Net Zero: Clever OWL preys on recyclable net and tag coding packaging trends
7th November, 2022
Clearmark has mastered the challenge of efficiently over-printing watchstrap label bands on the uneven surface areas used in net and weave packaging applications, including citrus, fresh produce, seasonal confectionery, shellfish, nuts and firewood bags.
Having observed rising demand for a reliable, fast and accurate net and tag coding system, Clearmark has engineered an innovative new Overprinting Watchstrap Labeller (OWL) system. Designed to address the challenge of tension causing the thin section band of watchstrap labels to snap when stress is applied during the placement on textured surfaces, the compact Zodiac OWL delivers consistent label printing at rates exceeding 60 packs per minute. Simultaneously, the new system optimises quality control by ensuring netted products are coded perfectly to reduce waste and retailer returns.
Built around the ICE Zodiac Hawk thermal transfer printing concept, Clearmark’s introduction of the Zodiac OWL enables netting packaging environments to efficiently harness the same proven reliability, flexibility and accuracy benefits, including the constant monitoring and reporting of print code quality. For increased flexibility, the OWL watchstrap label dispensing system can also be integrated with Clearmark’s ICE Zodiac Falcon and Eagle product ranges.
Matching the pace of current net packaging lines, the OWL has been specifically designed to cater to a certain label type. Comprising a narrow and wide section, Chris Simpson, Technical Project Manager. expounds the delicate application process and why it’s so critical not to place too much stress on watchstrap labels. “If too much tension is applied during the label dispensing process, there’s a higher likelihood of the narrow section snapping.”
In another clever feat of engineering, Clearmark addressed this issue by integrating the drive system into the printer bracket. The result – labels are dispensed and printed using thermal transfer in one continuous and synchronised motion.
“Because the OWL is electronically integrated with the netting machine, each time a netted bag is made, the OWL feeds another printed label into the loop,” explains Chris.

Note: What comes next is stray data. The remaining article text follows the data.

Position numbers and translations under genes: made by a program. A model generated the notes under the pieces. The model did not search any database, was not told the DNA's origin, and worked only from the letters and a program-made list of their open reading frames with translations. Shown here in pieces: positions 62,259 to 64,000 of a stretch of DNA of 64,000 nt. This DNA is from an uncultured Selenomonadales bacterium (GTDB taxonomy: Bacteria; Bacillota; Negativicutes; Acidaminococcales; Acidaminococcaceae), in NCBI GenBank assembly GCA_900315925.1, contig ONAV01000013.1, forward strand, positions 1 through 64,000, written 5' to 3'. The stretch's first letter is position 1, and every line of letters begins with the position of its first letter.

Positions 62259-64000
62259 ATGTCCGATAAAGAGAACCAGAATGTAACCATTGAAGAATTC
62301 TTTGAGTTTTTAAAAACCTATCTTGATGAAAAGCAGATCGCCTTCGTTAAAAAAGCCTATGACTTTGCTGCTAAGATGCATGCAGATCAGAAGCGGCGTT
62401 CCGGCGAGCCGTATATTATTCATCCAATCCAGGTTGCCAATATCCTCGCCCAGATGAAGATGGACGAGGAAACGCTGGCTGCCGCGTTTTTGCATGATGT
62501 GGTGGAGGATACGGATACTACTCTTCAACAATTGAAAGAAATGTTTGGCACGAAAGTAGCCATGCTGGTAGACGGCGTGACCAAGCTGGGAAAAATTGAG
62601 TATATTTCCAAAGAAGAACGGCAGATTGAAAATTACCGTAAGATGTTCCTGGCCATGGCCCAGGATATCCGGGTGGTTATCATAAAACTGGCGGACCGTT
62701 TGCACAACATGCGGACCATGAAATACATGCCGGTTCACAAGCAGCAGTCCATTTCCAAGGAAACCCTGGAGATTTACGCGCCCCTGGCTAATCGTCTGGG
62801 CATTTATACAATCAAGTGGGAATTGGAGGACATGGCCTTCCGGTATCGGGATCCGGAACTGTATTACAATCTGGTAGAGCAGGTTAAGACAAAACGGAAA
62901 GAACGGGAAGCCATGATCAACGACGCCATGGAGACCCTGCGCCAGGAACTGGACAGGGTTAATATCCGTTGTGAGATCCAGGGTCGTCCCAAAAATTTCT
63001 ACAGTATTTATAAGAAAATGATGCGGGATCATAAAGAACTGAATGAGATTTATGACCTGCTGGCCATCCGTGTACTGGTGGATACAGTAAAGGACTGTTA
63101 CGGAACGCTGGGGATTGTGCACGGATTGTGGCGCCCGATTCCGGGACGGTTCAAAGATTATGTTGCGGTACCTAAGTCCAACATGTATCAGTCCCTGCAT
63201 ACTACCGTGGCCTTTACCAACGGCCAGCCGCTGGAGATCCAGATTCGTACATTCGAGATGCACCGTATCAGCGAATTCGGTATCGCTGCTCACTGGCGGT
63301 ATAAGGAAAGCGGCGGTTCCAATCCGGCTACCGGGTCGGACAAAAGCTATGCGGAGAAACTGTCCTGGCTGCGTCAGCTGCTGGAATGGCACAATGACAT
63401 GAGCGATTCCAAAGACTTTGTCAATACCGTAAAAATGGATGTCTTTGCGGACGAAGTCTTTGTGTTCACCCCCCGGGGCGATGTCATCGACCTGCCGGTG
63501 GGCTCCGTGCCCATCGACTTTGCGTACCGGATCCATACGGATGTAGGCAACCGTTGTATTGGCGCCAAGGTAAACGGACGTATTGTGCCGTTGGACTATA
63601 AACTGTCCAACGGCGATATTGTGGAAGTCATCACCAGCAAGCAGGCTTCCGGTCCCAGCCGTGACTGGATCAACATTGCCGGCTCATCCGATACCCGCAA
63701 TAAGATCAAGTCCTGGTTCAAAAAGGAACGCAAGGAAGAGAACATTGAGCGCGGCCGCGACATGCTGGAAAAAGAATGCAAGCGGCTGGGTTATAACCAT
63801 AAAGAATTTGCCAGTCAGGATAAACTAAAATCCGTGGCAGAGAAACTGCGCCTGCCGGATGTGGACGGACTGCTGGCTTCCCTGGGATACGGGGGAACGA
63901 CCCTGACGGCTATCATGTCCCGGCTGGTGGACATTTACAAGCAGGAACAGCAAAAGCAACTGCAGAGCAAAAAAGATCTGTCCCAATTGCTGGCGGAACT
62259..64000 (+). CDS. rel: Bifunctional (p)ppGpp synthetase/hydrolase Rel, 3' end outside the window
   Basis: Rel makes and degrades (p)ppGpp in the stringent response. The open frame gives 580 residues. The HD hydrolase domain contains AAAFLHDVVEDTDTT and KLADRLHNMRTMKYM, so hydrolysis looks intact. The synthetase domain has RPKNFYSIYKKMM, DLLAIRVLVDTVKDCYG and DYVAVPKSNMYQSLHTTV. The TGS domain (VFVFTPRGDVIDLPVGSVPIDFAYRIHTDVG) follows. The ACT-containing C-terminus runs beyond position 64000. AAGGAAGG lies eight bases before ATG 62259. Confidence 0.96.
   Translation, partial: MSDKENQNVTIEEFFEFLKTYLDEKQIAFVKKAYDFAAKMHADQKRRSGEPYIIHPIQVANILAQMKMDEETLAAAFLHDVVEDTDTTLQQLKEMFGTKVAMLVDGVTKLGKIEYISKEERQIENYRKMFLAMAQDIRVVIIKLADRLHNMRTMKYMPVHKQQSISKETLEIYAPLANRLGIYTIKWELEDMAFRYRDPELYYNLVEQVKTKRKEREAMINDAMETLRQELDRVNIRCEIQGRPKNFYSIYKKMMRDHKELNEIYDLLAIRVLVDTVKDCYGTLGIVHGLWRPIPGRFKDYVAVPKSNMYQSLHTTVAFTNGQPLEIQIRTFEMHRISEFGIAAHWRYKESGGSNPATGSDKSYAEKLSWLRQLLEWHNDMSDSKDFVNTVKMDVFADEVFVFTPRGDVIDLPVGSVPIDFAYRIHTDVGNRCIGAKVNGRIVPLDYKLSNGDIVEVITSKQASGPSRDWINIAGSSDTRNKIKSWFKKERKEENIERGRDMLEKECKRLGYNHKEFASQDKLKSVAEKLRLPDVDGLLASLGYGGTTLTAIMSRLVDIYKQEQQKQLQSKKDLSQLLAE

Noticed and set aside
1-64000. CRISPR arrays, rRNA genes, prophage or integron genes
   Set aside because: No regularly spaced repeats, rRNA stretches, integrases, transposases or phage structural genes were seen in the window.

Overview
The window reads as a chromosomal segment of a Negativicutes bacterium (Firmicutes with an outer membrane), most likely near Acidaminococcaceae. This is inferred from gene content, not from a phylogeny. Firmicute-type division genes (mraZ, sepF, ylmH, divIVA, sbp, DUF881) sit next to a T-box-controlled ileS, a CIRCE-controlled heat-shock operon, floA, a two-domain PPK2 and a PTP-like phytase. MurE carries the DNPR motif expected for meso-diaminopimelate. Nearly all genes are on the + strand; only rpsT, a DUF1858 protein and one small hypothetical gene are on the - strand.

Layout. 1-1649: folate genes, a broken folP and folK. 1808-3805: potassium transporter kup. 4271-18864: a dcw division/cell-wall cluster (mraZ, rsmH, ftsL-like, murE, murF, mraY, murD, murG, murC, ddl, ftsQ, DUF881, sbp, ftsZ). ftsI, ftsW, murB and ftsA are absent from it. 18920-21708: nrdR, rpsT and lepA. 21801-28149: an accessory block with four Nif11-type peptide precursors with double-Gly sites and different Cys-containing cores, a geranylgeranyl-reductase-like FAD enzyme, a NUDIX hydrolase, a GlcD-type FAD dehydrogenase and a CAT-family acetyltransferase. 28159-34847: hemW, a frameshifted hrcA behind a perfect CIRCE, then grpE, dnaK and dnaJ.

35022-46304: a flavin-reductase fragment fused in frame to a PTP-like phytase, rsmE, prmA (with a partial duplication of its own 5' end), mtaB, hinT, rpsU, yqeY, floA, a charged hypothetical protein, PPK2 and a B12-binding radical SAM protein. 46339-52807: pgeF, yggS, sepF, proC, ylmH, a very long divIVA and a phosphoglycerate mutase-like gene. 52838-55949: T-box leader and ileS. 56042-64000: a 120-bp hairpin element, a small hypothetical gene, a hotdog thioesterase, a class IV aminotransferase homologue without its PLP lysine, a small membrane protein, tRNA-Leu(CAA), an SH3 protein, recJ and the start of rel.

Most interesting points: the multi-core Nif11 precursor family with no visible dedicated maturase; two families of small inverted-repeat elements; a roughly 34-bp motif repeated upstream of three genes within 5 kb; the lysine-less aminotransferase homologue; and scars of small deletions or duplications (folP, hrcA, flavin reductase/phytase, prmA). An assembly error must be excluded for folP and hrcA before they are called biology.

Should the netting machine demand more labels than have been supplied into the loop, the OWL’s lifting arm will instantly detect the slightest tension. This motion sensitive feature prompts the in-feed netting machine to pause to prevent the narrow web from snapping.
Rather than investing in additional expensive vision systems to monitor the quality of labels, the OWL system also features iAssure. This internal print checking system assesses in real-time the spent ribbon after each code has been produced to determine whether the print quality meets the set standards. If the code is deemed to be unacceptable, a signal is instantly dispatched to reject the netted pack. Should the print quality fault persist, the system will flag this trend and halt the line entirely until the issue is resolved.
“By providing early intervention, production disruption and downtime can be minimised. This also reduces the likelihood of a product recall and a heavy retailer fine,” notes Chris. Operators can easily measure production quality via the CLARiTY touchscreen and can view label information in real-time to assess print quality and drive further efficiency improvements.
An illuminated feed button also provides operatives with visual cues alerting them when a specific action or human intervention is required. For example, prompting operatives to manually feed a label into the loop or highlighting that the 1200 metre-long thermal transfer ribbon needs changing. Once resolved, operatives simply press the reset button and the net packing line restarts again.
Supporting efficient product changeovers is the CLARiSUITE operating system. Making it straightforward for users to create and switch label design templates.
Measuring just 1280mm high, 680wide and 420mm deep the compact OWL system can be easily integrated into existing packaging set ups, either as a freestanding solution or within the netting machine itself. Running at 60 packs per minute, the system effortlessly keeps pace with today’s netting systems reports Chris. However, the OWL also has the in-built capacity to match future netting line speeds.
Summarising the trends in netted products and how these are aligned to eco-packaging developments, Chris adds: “Mesh and net produce bags are increasingly being made using natural and compostable materials rather than plastic netting, which is increasingly their popularity further. In fresh produce especially, the mesh design promotes air flow. Which reduces the risk of spoilage due to condensation and consequently reducing food waste. Furthermore, most UK supermarkets now accept empty net bags at their packaging collection points.”
Those that aren’t returned to retailers are often upcycled by savvy householders and lifestyle influencers, with empty netted produce bags being turned into everything from dish scrubbies to winter bird feeders.
View the machine in action here.